CHAPTER I THE ROAD TO ZOUSFANA Colonies can be conquered by accident. This may at first appear unlikely when we contemplate the immense colonial empires that Europe once possessed--such elaborate constructions must surely be the product of a policy, of a design, of economic calculation. But if you believe that, you may well be deceiving yourself. Algeria, to take one example, came to be the property of France by one of those flukes with which history abounds. In 1828, Hussein, the dey of Algiers, struck the French consul, Pierre Deval, with his fly whisk in a fit of temper. The French government reacted in the classic fashion by sending an army. In fact, King Charles X of France hoped that by making a fuss over this "insult to the national honor" he might distract public attention from a series of planned domestic political measures that were bound to prove unpopular. In this, he was to be disappointed. In three bloody days in late July 1830, his government was overthrown and he was forced to flee for his life into exile, the last Bourbon king ever to rule France. But the French soldiers were already in Algiers. Stranded there without a government to issue orders, they behaved in the way soldiers often do when left to their own devices: they fought. Tribes and cities were gradually brought within the pale of French military administration and within fifteen years France had acquired, for better or worse, a colony. By the turn of the century, French soldiers had in this same unplanned, ad hoc manner brought vast tracts of land in Africa and Indochina under the tricolor. However, one country had so far escaped their net: Morocco. Morocco in 1900 was a country because the Sultan said it was. For Europeans who knew anything about the place, this claim appeared preposterous. Morocco was a land of tremendous contrasts--geographic, racial, linguistic--over much of which the Sultan exercised only nominal control. What gave it unity, at least on a map, was that it was virtually the only patch of Africa which had yet to be absorbed into one of those sweeping areas of pink, or yellow, or whatever color a European country used to delineate its empire. Morocco remained a cartographic anomaly, an untidy splash of noncolonial independence. Morocco is dominated by its mountains. Those of the Rif rise out of the Mediterranean like an impenetrable barrier: "A naked, steep, savage-looking rocky wall." wrote the German explorer Gerhard Rohlfs, who visited Morocco in the 1860s. From the sea, the Rif appeared lifeless, "at the most, some lone cupola serving as the tombstone of a saint, shows that here human beings have lived and died." But its scrub-covered slopes were very much inhabited. Fierce Berber tribesmen kept the Rif both ungovernable and inaccessible. In 1888, Walter Harris, an English traveler who settled in Tangiers, claimed to be the first Christian to visit Chechaouèn, one of the chief towns of the Rif and certainly its most picturesque. Nestled at the foot of a six-hundred-foot rock precipice, the sloping red-tiled roofs of its houses give Chechaouèn an appearance far more Spanish than African, and one altogether unique in Morocco. But Harris enjoyed few of its charms. At the news that a Christian had infiltrated Chechaouèn, the streets filled with men intent on capturing the intruder, who was forced to hide in the house of one of his servants until nightfall, when he made his escape. To the south, the stark, rocky spines of the Rif drop to the Taza corridor, the main passage between east and west Morocco, before the land again rises in successive ridges to the Middle Atlas. The large cedar forests and well-watered western slopes of this range make it one of the most pleasant regions of Morocco. It is here that the French conquerors would establish their best-known hill stations at Ifrane and Azrou, so that in summer wives and children could escape the baking heat of the plains below. These agreeable, tree-clad mountains rise to meet the High Atlas to the south. It is the snow-capped peaks of this range that curve majestically around the southern capital of Marrakech before they fall to the Atlantic above Agadir. The upper slopes of the High Atlas, which rise to over thirteen thousand feet, are virtually devoid of vegetation. Lower down, villages of square mud houses cling to the sides of precipitous valleys carved out by the melting snows. Morocco's mountains divide the country both geographically and climatically. To the west, they cradle a well-watered land of plain and plateau, "as fertile as a garden," which stretches over three hundred miles from Marrakech in the south to the southern slopes of the Rif in the north. In the spring, this land is covered by a green felt of young wheat which ripens into a yellow carpet as summer progresses. Today, the light brown of the summer landscape is often broken by the blue-green groves of olive and the deeper green of citrus trees. Before the arrival of the French, however, the anarchythat ruled Morocco meant that this land was hardly cultivated, but given over almost exclusively to small herds of goats and sheep driven by nomadic tribesmen. This political instability placed severe limitations on the Moroccan economy, and on the Moroccan diet. Wheat ground into small grains of semolina which are then steamed formed the staple of the Moroccan di--couscous. Couscous is served with mutton boiled together with any garden vegetables in season into a spicy stew. Chicken and eggs were also available in the small towns that served as markets, as was tea, which, in the nineteenth century, became the main beverage in Morocco, brewed with mint and highly sweetened. However, Morocco did have a well-established culinary tradition, which meant that the meals of the rich could be elaborate affairs indeed. The lands to the east and south of the Atlas are far more wild and primitive than those to the west. The east has none of the large cities such as Fez, Meknes, Rabat or Tangiers, which provide both large markets and centers of government and Arab culture. Nor can eastern Morocco support them, for the mountains block the rain-laden westerly winds from the Atlantic and keep the annual rainfall in the east and south to under eight inches a year. This is the beginning of the steppe, the series of mountains and plateaux which run, arid and almost unbroken, across the Maghreb to Tunisia, bounded on the north by the Mediterranean and on the south by the sand wastes of the Sahara. Human habitation is concentrated along deep river valleys such as the Dra, the Guir and the Ziz in large, fortresslike buildings called ksar. Although dry for much of the year, these rivers nevertheless provide enough moisture for the date palms which thread the valleys and oases for the nomads who wander with their sheep, goats and camels over the near-barren land. The mountains also divide the country culturally, into Arab and Berber. The term "Berber" commonly refers to the original, light-skinned inhabitants of the Maghreb who retreated into the mountains in the face of the two Arab invasions of the seventh and eleventh centuries. But the difference between Arab and Berber is far more linguistic or cultural than racial. The Berber population in the western lowlands was absorbed by the invaders, while the mountain folk resisted both Arabic and Islam, retaining in varying degrees their animist religious practices and their language, Shilha. The Arabs of the plain both despised and feared the warlike hill tribes: "Honey is not grease, durra is not food, Shilha is not a language," runs an Arab saying. Finally, until the French conquest was completed in 1934, the Atlas complicated the whole question of who ruled Morocco. The government of Morocco is called the makhzan; the word literally means "storehouse" or "treasury," and is the origin of the English word "magazine." Before Lyautey settled the colonial administration in Rabat, Morocco had no capital as Europeans understood the term. The Sultan, surrounded by his viziers, or ministers, his harem, his soldiers and a small army of camp followers, scribes and merchants sometimes numbering thirty thousand souls, meandered between Fez, Meknes, Rabat and Marrakech, depending on the political situation in the country. As King of Morocco, the Sultan was able to impose his rule on those portions of his empire which his army could control--essentially the fertile crescent to the west of the Atlas. Elsewhere, his temporal authority was for all practical purposes ignored. But the Sultan was a spiritual leader as well. A descendant of the Prophet and Commander of the Faithful, he was the object of great veneration even in those areas that refused to pay his taxes or accept his garrisons: they mentioned him rather than the Ottoman sultan in their Friday prayers, sent him embassies and presents. He was their caliph and the custodian of the Dar el Islam, the House of Islam, of which they were residents. They simply declined to pay the rent. The Moroccans had a name for the land whose inhabitants lived in this curious relationship with their lord: bled el-siba, or "land of dissidence." The fact that the Sultan could not control the trans-Atlas regions should have made it easy for a country like France, which maintained a powerful army in neighboring Algeria, to move in. The difficulty lay in the fact that, around 1900, the governments of Europe found it expedient to recognize the makhzan as the legitimate government of Morocco -- all of it. It was therefore imprudent for France to begin military operations until she could gain the consent of her European neighbors. This they would not readily give. As a result, the future of Morocco provided one of the main sources of tension in European politics in the decade before the Great War. Why had colonialists in France fixed their sights on Morocco? The answer to this question belongs more properly to the realm of psychology than that of economics. For Europeans, Morocco's economic importance was trifling--a few teapots and bolts of cloth were virtually all that Morocco bought from Europe, although there was a spirited market in contraband rifles. True, some spoke of Morocco's vast potential wealth in minerals, but these were dreamers, men who had not done their sums. Their visions werelittle more than hallucinations. The cost of conquering Morocco and of developing a transportation network beyond the few primitive tracks that existed in the interior would far exceed the profits from the few minerals that could be scratched from the soil. For Europe, Morocco had only one value--strategic. Ironically, this proved the guarantee of Morocco's independence, with the result that the closest country in Africa to Europe was the last to fall in the mad scramble for African lands which had begun in the 1880s. Not because it was the least coveted: the French wanted to pull off a hat trick of takeovers in the Maghreb; Morocco would nicely complete the set which already included Algeria and Tunisia. In Paris and Algiers, the gnawing fear persisted that Morocco might, with foreign encouragement, become a staging post for an Islamic revolt that could throw France back across the Mediterranean and perhaps out of Africa altogether. Britain, for her part, was loath to see her major colonial rival installed across the strait from strategically vital Gibraltar, the first sentry post on the route to Suez and India. Spain feared foreign domination of the opposite shore. And events would soon bring Germany into contest for influence in Morocco. Mutual jealousies and suspicions thus kept each power at bay, postponed a takeover and preserved Morocco's fragile independence far beyond what should have been its natural life-span. Therefore, while in 1900 Morocco was still nominally independent, it was independent as a mouse surrounded by several hungry cats warily disputing who would carry off the dinner. The stalemate over Morocco divided colonialists in France into two rival camps. The first group contained the diplomats led by Georges St.-Rene Taillandier, the French minister in Tangiers, and his boss, Foreign Minister Théophile Delcassé. All these men were acutely aware of the resistance to a French takeover of Morocco, both from Moroccans and from representatives of the other European powers. The colonialists in the Quai d'Orsay, the French foreign ministry, believed that a French protectorate must be carefully prepared, that hasty or ill-considered French military operations would provoke a violent reaction in Europe which might even lead to war. St.-René and Delcassé believed that they had found a plan suited to the delicate international situation: Morocco would be suborned from within. The makhzan could be swallowed whole without the need to resort to force of arms. The Quai d'Orsay's "Program for military, economic and financial reconstruction of Morocco" would be France's Trojan horse left before thegates of an unsuspecting makhzan. Loans would be offered with strings attached--reform of the army and the civil service under French guidance, control of customs and of port police, a debt commission which would oversee Moroccan finances--until France held the Moroccan administration and economy by the throat. The French military mission in Fez would be expanded until its influence at court, and over the army, deprived the Sultan of any real independence. Delcassé's job was to prepare the ground in Europe. St.-René had the less enviable task of preparing it in Morocco. For the second group of colonialists, made up of Algerian soldiers backed by the deputy for Oran and leader of the powerful colonial party in the Paris Chamber of Deputies, Eugène Etienne, the diplomats' plan was too clever by half. How could France suborn a country where the people were armed and prepared to resist? They saw more clearly than did the diplomats that the transparent conspiracy to reform and modernize a backward and conservative country like Morocco was bound to produce resistance and revolt. For the soldiers, the solution was at once more simple and more urgent: simple because a military invasion from Algeria would be a relatively easy affair to organize; urgent because French garrisons which manned the undefined frontier between Algeria and Morocco were failing in their attempts to contain the raiding parties from eastern Morocco which regularly struck into Algeria. The problem was especially acute in the southern section of the frontier region--the South Oranais. Here the Armée d'Afrique had established a series of posts running from Beni Ounif--which kept watch over the Moroccan oasis of Figuig--south along the Zousfana River through El Morra and Taghit to Beni Abbès, the last post before the real desert began. In these mud forts, built on promontories above the palm-fringed Zousfana, garrisons of foreign legionnaires, Algerian tirailleurs and French bataillons d'Afrique kept watch over a silent, empty landscape. However, they proved unable to prevent elusive Moroccan raiders from entering Algeria to plunder and steal. On the contrary, what made the soldiers especially angry was that they were themselves, more often than not, the victims of these successful hit-and-run raids. The supply columns that linked the isolated garrisons were an especially favored target. Paris, however, under pressure from the diplomats in Tangiers, expressly forbade retaliation, claiming that French incursions into territory claimed by the Sultan would anger the makhzan and set back their attempts to take over the country by peaceful means. So the army looked on helplessly as Moroccans ambushed its so...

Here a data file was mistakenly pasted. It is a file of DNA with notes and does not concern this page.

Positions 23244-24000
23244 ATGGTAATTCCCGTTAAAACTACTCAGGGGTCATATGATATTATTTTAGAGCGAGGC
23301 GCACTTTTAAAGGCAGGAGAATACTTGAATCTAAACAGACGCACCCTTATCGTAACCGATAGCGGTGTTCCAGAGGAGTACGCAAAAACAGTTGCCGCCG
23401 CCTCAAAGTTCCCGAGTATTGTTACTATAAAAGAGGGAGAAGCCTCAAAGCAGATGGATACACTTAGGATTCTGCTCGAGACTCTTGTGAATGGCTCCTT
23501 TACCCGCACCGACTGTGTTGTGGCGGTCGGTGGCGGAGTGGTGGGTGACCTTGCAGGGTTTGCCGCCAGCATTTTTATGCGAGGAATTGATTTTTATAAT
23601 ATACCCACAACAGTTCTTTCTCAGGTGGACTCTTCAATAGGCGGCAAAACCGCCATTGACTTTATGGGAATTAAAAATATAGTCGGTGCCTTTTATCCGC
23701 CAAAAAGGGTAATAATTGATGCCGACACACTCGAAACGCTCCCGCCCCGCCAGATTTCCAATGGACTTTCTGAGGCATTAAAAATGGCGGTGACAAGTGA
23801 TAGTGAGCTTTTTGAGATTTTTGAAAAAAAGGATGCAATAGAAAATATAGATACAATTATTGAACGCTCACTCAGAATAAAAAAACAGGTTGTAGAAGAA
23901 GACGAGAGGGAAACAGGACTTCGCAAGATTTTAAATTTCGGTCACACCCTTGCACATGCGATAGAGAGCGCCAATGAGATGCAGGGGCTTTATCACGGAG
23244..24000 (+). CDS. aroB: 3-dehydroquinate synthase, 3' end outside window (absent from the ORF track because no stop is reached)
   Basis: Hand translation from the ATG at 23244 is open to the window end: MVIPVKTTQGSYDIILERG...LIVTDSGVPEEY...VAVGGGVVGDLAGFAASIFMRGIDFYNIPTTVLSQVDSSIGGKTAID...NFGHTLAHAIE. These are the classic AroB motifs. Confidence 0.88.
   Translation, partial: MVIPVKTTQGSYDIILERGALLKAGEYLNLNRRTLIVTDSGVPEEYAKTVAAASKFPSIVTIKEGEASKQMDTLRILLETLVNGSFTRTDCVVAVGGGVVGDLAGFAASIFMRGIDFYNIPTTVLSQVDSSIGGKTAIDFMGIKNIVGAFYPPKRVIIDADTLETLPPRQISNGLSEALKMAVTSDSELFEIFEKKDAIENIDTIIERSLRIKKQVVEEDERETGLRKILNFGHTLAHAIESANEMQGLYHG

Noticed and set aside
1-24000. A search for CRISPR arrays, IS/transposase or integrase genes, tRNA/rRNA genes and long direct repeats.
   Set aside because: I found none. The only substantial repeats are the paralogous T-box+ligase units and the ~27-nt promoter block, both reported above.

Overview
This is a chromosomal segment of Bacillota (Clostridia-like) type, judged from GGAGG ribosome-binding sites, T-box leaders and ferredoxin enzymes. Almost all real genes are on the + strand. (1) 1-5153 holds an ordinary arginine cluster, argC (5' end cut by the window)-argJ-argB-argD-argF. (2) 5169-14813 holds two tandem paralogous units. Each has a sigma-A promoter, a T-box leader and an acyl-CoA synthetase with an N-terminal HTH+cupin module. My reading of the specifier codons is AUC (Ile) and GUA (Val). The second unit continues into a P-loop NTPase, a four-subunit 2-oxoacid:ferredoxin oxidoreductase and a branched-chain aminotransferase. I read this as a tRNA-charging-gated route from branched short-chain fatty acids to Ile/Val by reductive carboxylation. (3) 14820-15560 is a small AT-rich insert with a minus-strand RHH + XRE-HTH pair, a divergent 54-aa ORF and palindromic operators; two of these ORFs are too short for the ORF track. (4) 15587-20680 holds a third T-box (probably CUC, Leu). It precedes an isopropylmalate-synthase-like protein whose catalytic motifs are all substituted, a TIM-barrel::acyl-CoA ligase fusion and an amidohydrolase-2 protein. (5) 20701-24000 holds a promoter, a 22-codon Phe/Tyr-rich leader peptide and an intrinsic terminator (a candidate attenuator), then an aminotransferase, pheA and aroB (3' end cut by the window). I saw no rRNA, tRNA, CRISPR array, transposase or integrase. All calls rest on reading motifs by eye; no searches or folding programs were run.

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Book Description Fromm Intl, 1986. Paperback. Condition: New. Seller Inventory # DADAX088064057X